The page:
AFTER LEADING the West to a victory over Iraq in the gulf war, President George Bush boldly promised a new world order for the 21st century. That hope received a major blow on September 11. In response, his son George W. Bush launched a military assault on Afghanistan. This action resonates with Samuel Huntington's much-debated 1993 essay, which rejects the new world order and announces an impending "clash of civilizations." Huntington predicted that future wars would be fought not between nations but between competing cultures, and most notably between the West and Islam.
Many conservative intellectuals, journalists and politicians were searching for a new enemy to replace the communist evil empire. They eagerly embraced Huntington's overly simplistic thesis, and began to reduce complex cultural, religious and political conflicts to an easy-to-read, easier-to-report, good guy-bad guy narrative. Osama bin Laden replaced Saddam Hussein as the new Arab villain. Terrorist attacks in 1993 (World Trade Center) and 1998 (U.S. embassies) were attributed to bin Laden. That series of events reached a sensational conclusion in the attacks of September 11.
President Bush was ready with his declaration of war. Huntington's thesis appeared to be a prophecy fulfilled. But there was one political problem. To fight terrorism Bush needs the cooperation and at least the tacit support of Muslim and Arab states. Eager to hold together his coalition, the president insists that his war is with terrorism, not Islam. He is fighting against a fide. The Huntington thesis has already penetrated deeply into the consciousness of a Western culture that likes to see its enemies in sharp focus.
There are early ominous signs that because of the fervor of this war, darkness could descend on cherished civil liberties and freedoms. In the Washington Times (October 18), Mona Charen proposed that thousands of Arabs currently in the United States with student and travel visas "should all be asked, politely and without prejudice, to go home. This will work hardships in many cases, and that is regrettable. But, there ... is no constitutional right for foreign students to study here." Charen concludes, "We cannot take chances. This is no more than common sense."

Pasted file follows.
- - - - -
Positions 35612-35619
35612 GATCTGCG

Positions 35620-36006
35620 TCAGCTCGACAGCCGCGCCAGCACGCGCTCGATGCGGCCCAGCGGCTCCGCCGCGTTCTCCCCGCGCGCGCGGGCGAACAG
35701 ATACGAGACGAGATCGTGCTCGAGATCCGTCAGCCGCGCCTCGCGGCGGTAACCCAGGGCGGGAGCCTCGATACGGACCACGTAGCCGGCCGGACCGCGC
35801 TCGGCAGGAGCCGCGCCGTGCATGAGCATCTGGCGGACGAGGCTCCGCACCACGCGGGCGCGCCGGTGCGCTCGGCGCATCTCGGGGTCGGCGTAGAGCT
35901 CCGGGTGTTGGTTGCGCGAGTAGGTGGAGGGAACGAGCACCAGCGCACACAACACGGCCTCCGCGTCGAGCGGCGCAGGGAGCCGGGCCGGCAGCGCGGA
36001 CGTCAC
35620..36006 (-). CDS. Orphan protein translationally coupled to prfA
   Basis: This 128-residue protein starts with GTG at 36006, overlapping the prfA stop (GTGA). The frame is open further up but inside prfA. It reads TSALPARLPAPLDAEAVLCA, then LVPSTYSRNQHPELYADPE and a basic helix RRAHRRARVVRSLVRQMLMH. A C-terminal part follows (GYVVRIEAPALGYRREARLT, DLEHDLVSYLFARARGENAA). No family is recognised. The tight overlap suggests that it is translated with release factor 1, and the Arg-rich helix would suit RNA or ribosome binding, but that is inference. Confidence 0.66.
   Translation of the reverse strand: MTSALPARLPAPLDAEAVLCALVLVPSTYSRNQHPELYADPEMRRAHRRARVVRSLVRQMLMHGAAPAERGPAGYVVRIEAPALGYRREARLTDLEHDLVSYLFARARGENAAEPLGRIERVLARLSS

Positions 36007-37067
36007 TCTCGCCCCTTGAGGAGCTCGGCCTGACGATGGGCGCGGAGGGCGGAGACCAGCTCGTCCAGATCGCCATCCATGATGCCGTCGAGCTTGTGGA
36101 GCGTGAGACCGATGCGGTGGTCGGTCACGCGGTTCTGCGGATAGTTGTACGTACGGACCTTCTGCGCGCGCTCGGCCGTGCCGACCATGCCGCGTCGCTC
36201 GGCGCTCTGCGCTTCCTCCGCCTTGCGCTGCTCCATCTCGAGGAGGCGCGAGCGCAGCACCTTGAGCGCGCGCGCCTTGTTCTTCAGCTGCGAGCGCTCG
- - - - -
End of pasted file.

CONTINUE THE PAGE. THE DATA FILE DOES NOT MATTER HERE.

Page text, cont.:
Jonathan Kay, writing in Canada's National Post on October 18, echoed Charen's tough line, insisting that this is no time to worry about the danger of discrimination. "We should not pretend that an effective fight against terrorism can be waged in a truly color-blind fashion. The fact is, those who plot the annihilation of our civilization are of one religion and, almost without exception, one race."
What form will this abandonment of basic civil liberties take, in Kay's judgment? "We are talking about ethnic profiling at airports, the use of informants in suspect mosques [several North American imams have recently been implicated in terror activities] and tracing the expenditures of Muslim charities. …